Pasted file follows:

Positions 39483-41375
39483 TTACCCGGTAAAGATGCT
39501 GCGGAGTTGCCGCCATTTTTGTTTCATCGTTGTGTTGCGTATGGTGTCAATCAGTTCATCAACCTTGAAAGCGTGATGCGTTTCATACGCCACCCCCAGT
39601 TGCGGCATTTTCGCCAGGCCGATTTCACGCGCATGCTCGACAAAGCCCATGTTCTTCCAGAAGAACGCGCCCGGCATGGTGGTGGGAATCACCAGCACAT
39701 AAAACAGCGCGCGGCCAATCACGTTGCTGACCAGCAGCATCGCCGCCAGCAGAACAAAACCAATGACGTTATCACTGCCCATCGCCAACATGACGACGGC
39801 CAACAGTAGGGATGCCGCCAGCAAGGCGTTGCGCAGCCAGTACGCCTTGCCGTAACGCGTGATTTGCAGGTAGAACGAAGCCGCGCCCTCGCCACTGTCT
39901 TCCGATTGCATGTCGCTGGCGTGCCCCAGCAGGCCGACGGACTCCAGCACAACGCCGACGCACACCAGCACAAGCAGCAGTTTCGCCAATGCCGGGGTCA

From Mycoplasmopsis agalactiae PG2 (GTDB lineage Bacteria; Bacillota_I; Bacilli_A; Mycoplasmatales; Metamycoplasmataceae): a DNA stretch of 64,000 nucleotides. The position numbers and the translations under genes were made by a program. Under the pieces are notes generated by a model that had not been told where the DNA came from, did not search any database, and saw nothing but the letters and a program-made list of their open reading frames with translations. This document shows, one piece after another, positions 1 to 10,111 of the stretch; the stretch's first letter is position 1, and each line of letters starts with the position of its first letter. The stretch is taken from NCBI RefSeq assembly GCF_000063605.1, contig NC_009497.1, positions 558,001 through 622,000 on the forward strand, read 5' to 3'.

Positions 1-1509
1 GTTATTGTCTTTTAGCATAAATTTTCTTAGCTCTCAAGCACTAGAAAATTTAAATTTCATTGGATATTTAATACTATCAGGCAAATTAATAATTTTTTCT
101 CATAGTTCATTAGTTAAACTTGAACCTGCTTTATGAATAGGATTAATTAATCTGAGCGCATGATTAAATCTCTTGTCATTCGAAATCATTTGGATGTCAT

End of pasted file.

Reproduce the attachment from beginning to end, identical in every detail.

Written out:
Positions 39483-41375
39483 TTACCCGGTAAAGATGCT
39501 GCGGAGTTGCCGCCATTTTTGTTTCATCGTTGTGTTGCGTATGGTGTCAATCAGTTCATCAACCTTGAAAGCGTGATGCGTTTCATACGCCACCCCCAGT
39601 TGCGGCATTTTCGCCAGGCCGATTTCACGCGCATGCTCGACAAAGCCCATGTTCTTCCAGAAGAACGCGCCCGGCATGGTGGTGGGAATCACCAGCACAT
39701 AAAACAGCGCGCGGCCAATCACGTTGCTGACCAGCAGCATCGCCGCCAGCAGAACAAAACCAATGACGTTATCACTGCCCATCGCCAACATGACGACGGC
39801 CAACAGTAGGGATGCCGCCAGCAAGGCGTTGCGCAGCCAGTACGCCTTGCCGTAACGCGTGATTTGCAGGTAGAACGAAGCCGCGCCCTCGCCACTGTCT
39901 TCCGATTGCATGTCGCTGGCGTGCCCCAGCAGGCCGACGGACTCCAGCACAACGCCGACGCACACCAGCACAAGCAGCAGTTTCGCCAATGCCGGGGTCA

From Mycoplasmopsis agalactiae PG2 (GTDB lineage Bacteria; Bacillota_I; Bacilli_A; Mycoplasmatales; Metamycoplasmataceae): a DNA stretch of 64,000 nucleotides. The position numbers and the translations under genes were made by a program. Under the pieces are notes generated by a model that had not been told where the DNA came from, did not search any database, and saw nothing but the letters and a program-made list of their open reading frames with translations. This document shows, one piece after another, positions 1 to 10,111 of the stretch; the stretch's first letter is position 1, and each line of letters starts with the position of its first letter. The stretch is taken from NCBI RefSeq assembly GCF_000063605.1, contig NC_009497.1, positions 558,001 through 622,000 on the forward strand, read 5' to 3'.

Positions 1-1509
1 GTTATTGTCTTTTAGCATAAATTTTCTTAGCTCTCAAGCACTAGAAAATTTAAATTTCATTGGATATTTAATACTATCAGGCAAATTAATAATTTTTTCT
101 CATAGTTCATTAGTTAAACTTGAACCTGCTTTATGAATAGGATTAATTAATCTGAGCGCATGATTAAATCTCTTGTCATTCGAAATCATTTGGATGTCAT